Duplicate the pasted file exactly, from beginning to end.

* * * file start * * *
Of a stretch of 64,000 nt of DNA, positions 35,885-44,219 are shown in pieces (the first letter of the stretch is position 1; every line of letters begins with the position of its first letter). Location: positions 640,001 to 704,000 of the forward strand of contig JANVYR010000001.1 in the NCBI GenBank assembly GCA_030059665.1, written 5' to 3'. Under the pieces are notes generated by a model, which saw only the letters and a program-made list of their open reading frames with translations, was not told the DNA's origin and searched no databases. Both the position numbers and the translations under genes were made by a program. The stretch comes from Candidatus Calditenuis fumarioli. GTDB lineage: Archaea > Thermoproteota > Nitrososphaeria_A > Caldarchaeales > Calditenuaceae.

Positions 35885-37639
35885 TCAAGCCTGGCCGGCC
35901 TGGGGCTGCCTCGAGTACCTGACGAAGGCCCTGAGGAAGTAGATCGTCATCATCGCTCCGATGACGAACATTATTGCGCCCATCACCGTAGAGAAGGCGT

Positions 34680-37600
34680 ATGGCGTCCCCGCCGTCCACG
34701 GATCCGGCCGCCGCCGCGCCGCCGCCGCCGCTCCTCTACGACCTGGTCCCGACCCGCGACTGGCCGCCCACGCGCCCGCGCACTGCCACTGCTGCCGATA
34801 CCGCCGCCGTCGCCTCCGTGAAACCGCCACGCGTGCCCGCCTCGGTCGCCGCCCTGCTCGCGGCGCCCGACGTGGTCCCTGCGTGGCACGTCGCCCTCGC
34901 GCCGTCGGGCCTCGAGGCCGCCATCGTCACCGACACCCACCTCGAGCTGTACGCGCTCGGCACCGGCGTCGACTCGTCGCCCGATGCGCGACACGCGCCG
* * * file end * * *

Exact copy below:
Of a stretch of 64,000 nt of DNA, positions 35,885-44,219 are shown in pieces (the first letter of the stretch is position 1; every line of letters begins with the position of its first letter). Location: positions 640,001 to 704,000 of the forward strand of contig JANVYR010000001.1 in the NCBI GenBank assembly GCA_030059665.1, written 5' to 3'. Under the pieces are notes generated by a model, which saw only the letters and a program-made list of their open reading frames with translations, was not told the DNA's origin and searched no databases. Both the position numbers and the translations under genes were made by a program. The stretch comes from Candidatus Calditenuis fumarioli. GTDB lineage: Archaea > Thermoproteota > Nitrososphaeria_A > Caldarchaeales > Calditenuaceae.

Positions 35885-37639
35885 TCAAGCCTGGCCGGCC
35901 TGGGGCTGCCTCGAGTACCTGACGAAGGCCCTGAGGAAGTAGATCGTCATCATCGCTCCGATGACGAACATTATTGCGCCCATCACCGTAGAGAAGGCGT

Positions 34680-37600
34680 ATGGCGTCCCCGCCGTCCACG
34701 GATCCGGCCGCCGCCGCGCCGCCGCCGCCGCTCCTCTACGACCTGGTCCCGACCCGCGACTGGCCGCCCACGCGCCCGCGCACTGCCACTGCTGCCGATA
34801 CCGCCGCCGTCGCCTCCGTGAAACCGCCACGCGTGCCCGCCTCGGTCGCCGCCCTGCTCGCGGCGCCCGACGTGGTCCCTGCGTGGCACGTCGCCCTCGC
34901 GCCGTCGGGCCTCGAGGCCGCCATCGTCACCGACACCCACCTCGAGCTGTACGCGCTCGGCACCGGCGTCGACTCGTCGCCCGATGCGCGACACGCGCCG